Saudi Arabia, the United Arab Emirates (UAE) and several other Sunni-majority countries have severed relations with Qatar since June 5, accusing the Gulf state of supporting terrorism based on its ties with the Muslim Brotherhood, Hamas and the Taliban.
Another point of departure is Qatar’s ties with Iran, with whom it shares one of the world’s biggest gas fields.
Qatar has denied the accusations and called the collective decision "unjustified." Kuwait, Turkey and the US have all urged a political solution as the bloc isolates Qatar using various ad hoc sanctions, including shutting down their airspace to Qataris and blocking import routes.
The dispute began in May when Qatar's Emir Sheikh Tamim bin Hamad al Thani was reported to have made statements on the state news agency supporting Iran. Doha said the statements were fabricated and disseminated via a hack.
Here are the latest developments in the crisis:
July 17, Monday
Egypt ends visa-free entry for Qataris
The Egyptian foreign ministry says there will be no more visa-free entry for Qatari nationals, with some exceptions.
"It does not make sense to keep making exceptions for Qatar and giving it privileges in light of its current positions," foreign ministry spokesman Ahmed Abu Zeid said.
UAE minister denies any hacking of Qatar
The UAE was not responsible for an alleged hack of Qatari websites which helped spark a month-long diplomatic rift with Doha, the UAE's minister of state for foreign affairs said on Monday.
Speaking at a forum in London, Anwar Gargash also said the UAE would not escalate its boycott by asking companies to choose between doing business with it or with Qatar.
A senior UAE official said international monitoring was needed in the standoff between Qatar and its Arab neighbours, adding he saw signs that the pressure exerted on Doha "was working."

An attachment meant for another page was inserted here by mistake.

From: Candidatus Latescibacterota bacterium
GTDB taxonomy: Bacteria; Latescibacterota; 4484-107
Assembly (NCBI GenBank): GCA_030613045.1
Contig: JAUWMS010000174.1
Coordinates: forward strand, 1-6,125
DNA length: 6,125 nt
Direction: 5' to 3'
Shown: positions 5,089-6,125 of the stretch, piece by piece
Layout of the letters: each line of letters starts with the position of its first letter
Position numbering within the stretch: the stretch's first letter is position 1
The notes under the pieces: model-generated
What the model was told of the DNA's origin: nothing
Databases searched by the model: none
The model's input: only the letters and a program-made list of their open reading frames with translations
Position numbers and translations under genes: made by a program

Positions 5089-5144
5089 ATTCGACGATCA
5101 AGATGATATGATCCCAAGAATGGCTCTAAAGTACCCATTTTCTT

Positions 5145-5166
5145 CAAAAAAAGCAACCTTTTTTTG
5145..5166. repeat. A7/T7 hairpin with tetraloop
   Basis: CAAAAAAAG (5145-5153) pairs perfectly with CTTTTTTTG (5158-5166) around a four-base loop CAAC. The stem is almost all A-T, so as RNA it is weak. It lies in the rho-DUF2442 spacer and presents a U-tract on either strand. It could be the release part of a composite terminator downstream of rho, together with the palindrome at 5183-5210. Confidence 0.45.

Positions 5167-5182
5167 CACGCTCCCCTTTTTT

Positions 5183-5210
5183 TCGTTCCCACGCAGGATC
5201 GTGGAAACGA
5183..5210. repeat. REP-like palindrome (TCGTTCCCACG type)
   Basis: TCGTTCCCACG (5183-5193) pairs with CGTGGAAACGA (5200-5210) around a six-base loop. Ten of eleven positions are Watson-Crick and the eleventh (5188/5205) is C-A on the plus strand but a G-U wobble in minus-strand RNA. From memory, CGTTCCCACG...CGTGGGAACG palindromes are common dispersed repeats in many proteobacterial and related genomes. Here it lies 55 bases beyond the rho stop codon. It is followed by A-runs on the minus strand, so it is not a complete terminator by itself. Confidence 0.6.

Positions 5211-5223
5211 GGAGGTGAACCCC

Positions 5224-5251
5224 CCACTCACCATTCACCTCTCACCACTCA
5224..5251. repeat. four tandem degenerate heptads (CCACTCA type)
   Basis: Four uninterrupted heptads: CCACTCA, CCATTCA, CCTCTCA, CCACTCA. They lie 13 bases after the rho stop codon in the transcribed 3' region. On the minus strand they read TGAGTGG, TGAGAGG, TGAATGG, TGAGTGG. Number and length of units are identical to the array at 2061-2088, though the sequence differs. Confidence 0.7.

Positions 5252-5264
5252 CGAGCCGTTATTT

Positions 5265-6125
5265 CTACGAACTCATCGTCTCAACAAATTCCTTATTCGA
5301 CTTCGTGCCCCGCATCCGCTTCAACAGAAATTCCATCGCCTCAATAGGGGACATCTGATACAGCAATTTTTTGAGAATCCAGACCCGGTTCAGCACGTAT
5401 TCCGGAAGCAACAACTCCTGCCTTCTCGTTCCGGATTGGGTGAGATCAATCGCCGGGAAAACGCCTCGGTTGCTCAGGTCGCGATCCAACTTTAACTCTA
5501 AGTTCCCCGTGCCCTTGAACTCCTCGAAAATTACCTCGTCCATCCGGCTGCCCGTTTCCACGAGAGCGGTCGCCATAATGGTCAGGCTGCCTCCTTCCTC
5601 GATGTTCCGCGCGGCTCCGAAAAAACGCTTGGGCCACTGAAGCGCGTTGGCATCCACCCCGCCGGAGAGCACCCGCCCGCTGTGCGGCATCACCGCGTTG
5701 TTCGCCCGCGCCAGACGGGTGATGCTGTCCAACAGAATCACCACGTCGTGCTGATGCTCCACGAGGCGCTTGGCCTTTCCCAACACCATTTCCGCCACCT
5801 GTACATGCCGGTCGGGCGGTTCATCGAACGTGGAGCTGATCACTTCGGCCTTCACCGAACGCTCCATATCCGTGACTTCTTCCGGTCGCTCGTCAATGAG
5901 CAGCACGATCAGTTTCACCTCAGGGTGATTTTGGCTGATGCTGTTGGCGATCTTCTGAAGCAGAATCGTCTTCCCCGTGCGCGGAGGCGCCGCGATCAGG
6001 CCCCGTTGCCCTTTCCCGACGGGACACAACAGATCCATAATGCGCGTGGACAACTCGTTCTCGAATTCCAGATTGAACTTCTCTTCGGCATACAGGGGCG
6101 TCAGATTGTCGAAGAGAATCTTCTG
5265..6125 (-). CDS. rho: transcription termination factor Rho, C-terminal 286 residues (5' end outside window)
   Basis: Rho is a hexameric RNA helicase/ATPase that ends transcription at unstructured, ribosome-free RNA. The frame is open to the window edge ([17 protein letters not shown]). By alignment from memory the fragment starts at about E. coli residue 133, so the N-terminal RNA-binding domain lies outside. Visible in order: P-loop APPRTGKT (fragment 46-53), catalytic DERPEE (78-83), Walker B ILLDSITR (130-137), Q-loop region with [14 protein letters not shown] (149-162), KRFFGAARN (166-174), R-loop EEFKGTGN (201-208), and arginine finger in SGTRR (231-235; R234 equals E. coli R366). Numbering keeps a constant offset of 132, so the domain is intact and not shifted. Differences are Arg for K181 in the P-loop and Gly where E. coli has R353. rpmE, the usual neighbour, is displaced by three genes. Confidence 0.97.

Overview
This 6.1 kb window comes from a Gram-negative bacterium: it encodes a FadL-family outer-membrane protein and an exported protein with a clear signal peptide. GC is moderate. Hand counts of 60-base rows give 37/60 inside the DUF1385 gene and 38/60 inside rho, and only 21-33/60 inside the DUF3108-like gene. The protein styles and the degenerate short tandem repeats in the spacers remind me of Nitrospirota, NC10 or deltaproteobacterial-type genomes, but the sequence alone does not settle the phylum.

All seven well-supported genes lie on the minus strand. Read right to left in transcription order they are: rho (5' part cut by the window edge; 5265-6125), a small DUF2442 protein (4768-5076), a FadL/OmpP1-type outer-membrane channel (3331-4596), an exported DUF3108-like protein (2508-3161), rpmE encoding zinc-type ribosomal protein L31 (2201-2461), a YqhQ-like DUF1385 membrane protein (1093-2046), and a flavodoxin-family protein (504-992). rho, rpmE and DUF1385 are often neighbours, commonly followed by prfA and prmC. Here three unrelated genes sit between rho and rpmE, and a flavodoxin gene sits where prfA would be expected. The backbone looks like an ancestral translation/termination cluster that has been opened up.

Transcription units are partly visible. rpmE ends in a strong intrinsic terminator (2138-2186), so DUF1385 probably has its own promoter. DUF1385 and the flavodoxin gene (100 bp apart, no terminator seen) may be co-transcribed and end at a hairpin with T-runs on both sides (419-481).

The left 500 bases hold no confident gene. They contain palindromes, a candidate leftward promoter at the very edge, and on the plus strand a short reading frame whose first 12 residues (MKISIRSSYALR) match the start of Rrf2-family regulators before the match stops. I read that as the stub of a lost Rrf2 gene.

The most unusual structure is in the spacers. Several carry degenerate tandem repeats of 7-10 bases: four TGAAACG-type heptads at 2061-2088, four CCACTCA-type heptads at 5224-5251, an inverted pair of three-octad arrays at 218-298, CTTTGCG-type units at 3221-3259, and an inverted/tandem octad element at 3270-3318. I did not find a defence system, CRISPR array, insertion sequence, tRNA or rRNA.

"We need a regional solution and international monitoring," Anwar Gargash, UAE Minister of State for Foreign Affairs, said.
"We need to be certain that Qatar, a state with $300 billion in reserves, is no longer an official or unofficial sponsor of jihadist and terrorist causes," he said, giving no further detail on the proposed monitoring.
July 16, Sunday
UAE arranged for hacking of Qatar government sites: The Washington Post
The UAE arranged for Qatari government social media and news sites to be hacked in late May in order to post fiery but false quotes linked to Qatar's emir, prompting a diplomatic crisis, The Washington Post reported on Sunday, citing US intelligence officials.
Qatar said in late May that hackers had posted fake remarks by the emir, an explanation rejected by Gulf states.
The Post reported that US intelligence officials learned last week of newly analysed information that showed that top UAE government officials discussed the planned hacks on May 23, the day before they occurred.
The officials said it was unclear if the UAE hacked the websites or paid for them to be carried out, the newspaper reported. The Post did not identify the intelligence officials it spoke to for the report.
UAE Ambassador Yousef al Otaiba denied the report in a statement, saying it was "false," the Post said.
For more on previous developments, click here.